Phasors share some properties with vectors. That does not turn a phasor into a vector. Transcendental numbers can be added and subtracted. Integers can also be added and subtracted. That does not mean that a transcendental number, like pi, is an integer. There is a formal name for the kind of fallacy you have fallen into, but I do not remember what that name is.
Note that many items found on the internet are flat out wrong. The nice thing about mathematics is that if you do not make a mistake in reasoning, you will be correct no matter what anyone else says. That presumes that the postulates for any such branch of mathematics is self consistent.
R. P, Feynman wrote (with help) a book entitled "What do your care what other people think." While I am no Feynman, I am close enough when it comes to phasors.
Bill -- Fermez le Bush
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The dot product actually makes sense for some phasors, take the voltage, current, angle between them and you get the power when you use the dot product.
You could do the cross product too, but i'm not sure what good that does and probably has no physical meaning yet.
I was alway told, that a vector has a magnitude and direction (i'm sure this is as dumb as it gets, but you have to start somewhere), phasors have this qualitly.
But I'm not saying a phasor is a vector, and i'm not saying its not a vector.
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Cosmo wrote:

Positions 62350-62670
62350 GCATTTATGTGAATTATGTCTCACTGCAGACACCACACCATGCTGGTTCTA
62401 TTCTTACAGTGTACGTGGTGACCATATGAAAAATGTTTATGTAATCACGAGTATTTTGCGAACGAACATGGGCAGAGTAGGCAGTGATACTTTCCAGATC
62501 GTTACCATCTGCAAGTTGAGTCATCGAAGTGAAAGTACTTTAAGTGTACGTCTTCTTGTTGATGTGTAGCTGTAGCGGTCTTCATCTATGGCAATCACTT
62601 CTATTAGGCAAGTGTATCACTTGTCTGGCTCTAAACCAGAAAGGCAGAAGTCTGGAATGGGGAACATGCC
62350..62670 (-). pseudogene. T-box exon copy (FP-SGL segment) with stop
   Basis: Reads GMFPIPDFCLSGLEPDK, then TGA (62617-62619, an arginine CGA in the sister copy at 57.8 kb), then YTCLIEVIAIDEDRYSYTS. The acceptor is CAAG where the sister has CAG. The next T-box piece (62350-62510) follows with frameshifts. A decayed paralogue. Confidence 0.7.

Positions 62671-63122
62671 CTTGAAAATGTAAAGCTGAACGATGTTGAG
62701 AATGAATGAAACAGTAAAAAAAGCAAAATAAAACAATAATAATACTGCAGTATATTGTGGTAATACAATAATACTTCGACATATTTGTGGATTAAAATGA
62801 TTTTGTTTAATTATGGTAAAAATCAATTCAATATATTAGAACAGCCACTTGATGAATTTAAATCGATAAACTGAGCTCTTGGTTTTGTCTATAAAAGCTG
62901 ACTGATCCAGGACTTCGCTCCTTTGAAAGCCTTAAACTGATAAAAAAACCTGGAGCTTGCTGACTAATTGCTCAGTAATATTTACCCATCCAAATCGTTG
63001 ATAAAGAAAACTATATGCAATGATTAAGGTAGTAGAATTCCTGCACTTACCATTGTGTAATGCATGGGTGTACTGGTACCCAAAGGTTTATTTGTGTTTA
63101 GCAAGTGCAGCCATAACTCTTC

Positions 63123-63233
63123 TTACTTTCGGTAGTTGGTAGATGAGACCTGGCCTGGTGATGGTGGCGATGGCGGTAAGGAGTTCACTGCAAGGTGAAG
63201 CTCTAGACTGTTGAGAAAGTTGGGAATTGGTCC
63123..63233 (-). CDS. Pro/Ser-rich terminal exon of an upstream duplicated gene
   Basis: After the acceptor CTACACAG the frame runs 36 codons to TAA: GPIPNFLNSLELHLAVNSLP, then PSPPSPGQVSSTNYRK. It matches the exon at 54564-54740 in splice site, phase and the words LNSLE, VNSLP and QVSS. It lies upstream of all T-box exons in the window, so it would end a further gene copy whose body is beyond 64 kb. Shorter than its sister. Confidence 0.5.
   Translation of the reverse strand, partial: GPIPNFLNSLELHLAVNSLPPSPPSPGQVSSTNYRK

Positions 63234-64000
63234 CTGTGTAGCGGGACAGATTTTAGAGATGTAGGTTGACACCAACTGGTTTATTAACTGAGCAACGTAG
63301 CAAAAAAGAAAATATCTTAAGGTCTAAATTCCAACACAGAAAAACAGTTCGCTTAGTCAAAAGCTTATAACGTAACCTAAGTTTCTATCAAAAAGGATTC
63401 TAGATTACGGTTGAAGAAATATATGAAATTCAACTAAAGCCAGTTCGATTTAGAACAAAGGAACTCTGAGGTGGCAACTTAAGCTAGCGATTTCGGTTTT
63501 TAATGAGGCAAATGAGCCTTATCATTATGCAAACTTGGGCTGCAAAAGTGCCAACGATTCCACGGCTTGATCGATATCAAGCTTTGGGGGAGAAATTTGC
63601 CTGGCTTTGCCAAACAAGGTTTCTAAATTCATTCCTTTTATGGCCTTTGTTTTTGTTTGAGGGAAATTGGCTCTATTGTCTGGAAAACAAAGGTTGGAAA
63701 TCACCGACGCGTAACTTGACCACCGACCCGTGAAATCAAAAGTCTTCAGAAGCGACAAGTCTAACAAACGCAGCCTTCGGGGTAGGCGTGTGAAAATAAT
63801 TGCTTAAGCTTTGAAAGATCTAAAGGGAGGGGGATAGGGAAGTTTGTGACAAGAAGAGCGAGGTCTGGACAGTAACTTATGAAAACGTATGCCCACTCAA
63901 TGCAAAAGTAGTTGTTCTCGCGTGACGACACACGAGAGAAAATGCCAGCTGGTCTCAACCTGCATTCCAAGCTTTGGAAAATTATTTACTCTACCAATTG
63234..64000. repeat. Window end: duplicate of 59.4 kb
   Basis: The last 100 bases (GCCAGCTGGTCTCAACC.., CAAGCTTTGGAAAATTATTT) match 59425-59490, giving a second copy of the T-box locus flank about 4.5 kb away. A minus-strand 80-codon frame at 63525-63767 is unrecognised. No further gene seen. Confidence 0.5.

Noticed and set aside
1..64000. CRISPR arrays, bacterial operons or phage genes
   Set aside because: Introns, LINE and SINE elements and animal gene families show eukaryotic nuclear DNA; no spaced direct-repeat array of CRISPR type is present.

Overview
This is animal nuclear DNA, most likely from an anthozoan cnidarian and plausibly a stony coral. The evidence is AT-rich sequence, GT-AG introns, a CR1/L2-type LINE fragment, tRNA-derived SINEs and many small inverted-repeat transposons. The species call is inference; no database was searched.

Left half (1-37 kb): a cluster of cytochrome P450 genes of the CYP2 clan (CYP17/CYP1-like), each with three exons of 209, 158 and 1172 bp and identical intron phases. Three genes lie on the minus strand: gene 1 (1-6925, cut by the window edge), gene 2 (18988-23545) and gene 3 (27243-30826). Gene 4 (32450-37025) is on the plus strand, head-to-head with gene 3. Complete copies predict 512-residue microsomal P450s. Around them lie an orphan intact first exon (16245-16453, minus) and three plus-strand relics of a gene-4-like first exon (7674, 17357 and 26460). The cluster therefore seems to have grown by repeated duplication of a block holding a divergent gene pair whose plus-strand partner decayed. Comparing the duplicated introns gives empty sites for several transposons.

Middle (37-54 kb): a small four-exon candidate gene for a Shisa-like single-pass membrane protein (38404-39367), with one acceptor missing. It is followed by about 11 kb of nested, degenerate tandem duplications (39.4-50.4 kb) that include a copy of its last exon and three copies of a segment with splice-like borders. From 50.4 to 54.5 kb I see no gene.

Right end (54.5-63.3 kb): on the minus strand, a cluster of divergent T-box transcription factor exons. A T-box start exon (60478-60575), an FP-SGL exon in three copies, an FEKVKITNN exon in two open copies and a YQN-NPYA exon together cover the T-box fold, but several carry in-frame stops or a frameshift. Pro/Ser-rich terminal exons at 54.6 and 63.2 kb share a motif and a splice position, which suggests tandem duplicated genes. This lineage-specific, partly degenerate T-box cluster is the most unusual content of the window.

Now that I think about it, the cross product for two phasors must has some meaning, Maxwell's equations uses the cross product to decribe electro-magnetic waves. I bet if you really thought about it would be usuful in some application. Maybe it gives the direction of the magnetic flux in the transmission line. Maybe not!
My definition of a phasor diagram is: "A phasor diagram is composed of a number vectors, and there position with respect to each other." I'm not even sure a phasor is a word without the word diagram after it.
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On 11/22/06 1:06 PM, in article snipped-for-privacy@l39g2000cwd.googlegroups.com, "Cosmo"

A phasor is a two dimensional representation of a complex number. That is it. It is not the equivalent of a vector in three or more dimensions. It is true that the scalar product of two phasors as calculated from their dot (scalar) product has meaning.
It is also true that a cross product of two vectors has meaning such as in a Poynting vector. But a Poynting vector is NOT a vector. If the three dimensional coordinates x, y, and z get inverted, The electric and magnetic fields change sign. The Poynting vector does not get inverted. That means that a cross product is not a true vector because it does not transform the way a vector does. That entity is called a pseudovector and transforms like an antisymmetric tensor.
Many engineers use tensors without knowing it. They use subterfuges such as Mohr's circle for calculating combinations of shear and tensile stress. Another poor man's approach to two-dimensional tensors is to use dyadics.
Bill -- Fermez le Bush
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Innumerical wrote:

Phasors can tell you if the power factor is leading or lagging, if the current is lagging the power factor is lagging. Phasor diagrams are nice because they can show you all the angles and magnitudes of all parameters. Grab a electrical engineering book and read about transformers, there equivilent circuits and phasor diagrams.
Power factor is important, by looking at the phasor diagram and seeing where the current is with respect to the voltage you can tell if some machine are a motor or generator.
Say P.F. = 08 lagging
Since P.F. = cos theda
Theda = cos-1 P.F.
Theda is the angle between your voltage and current.
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Whats Theda ? do you mean Theta ?
http://en.wikipedia.org/wiki/Theta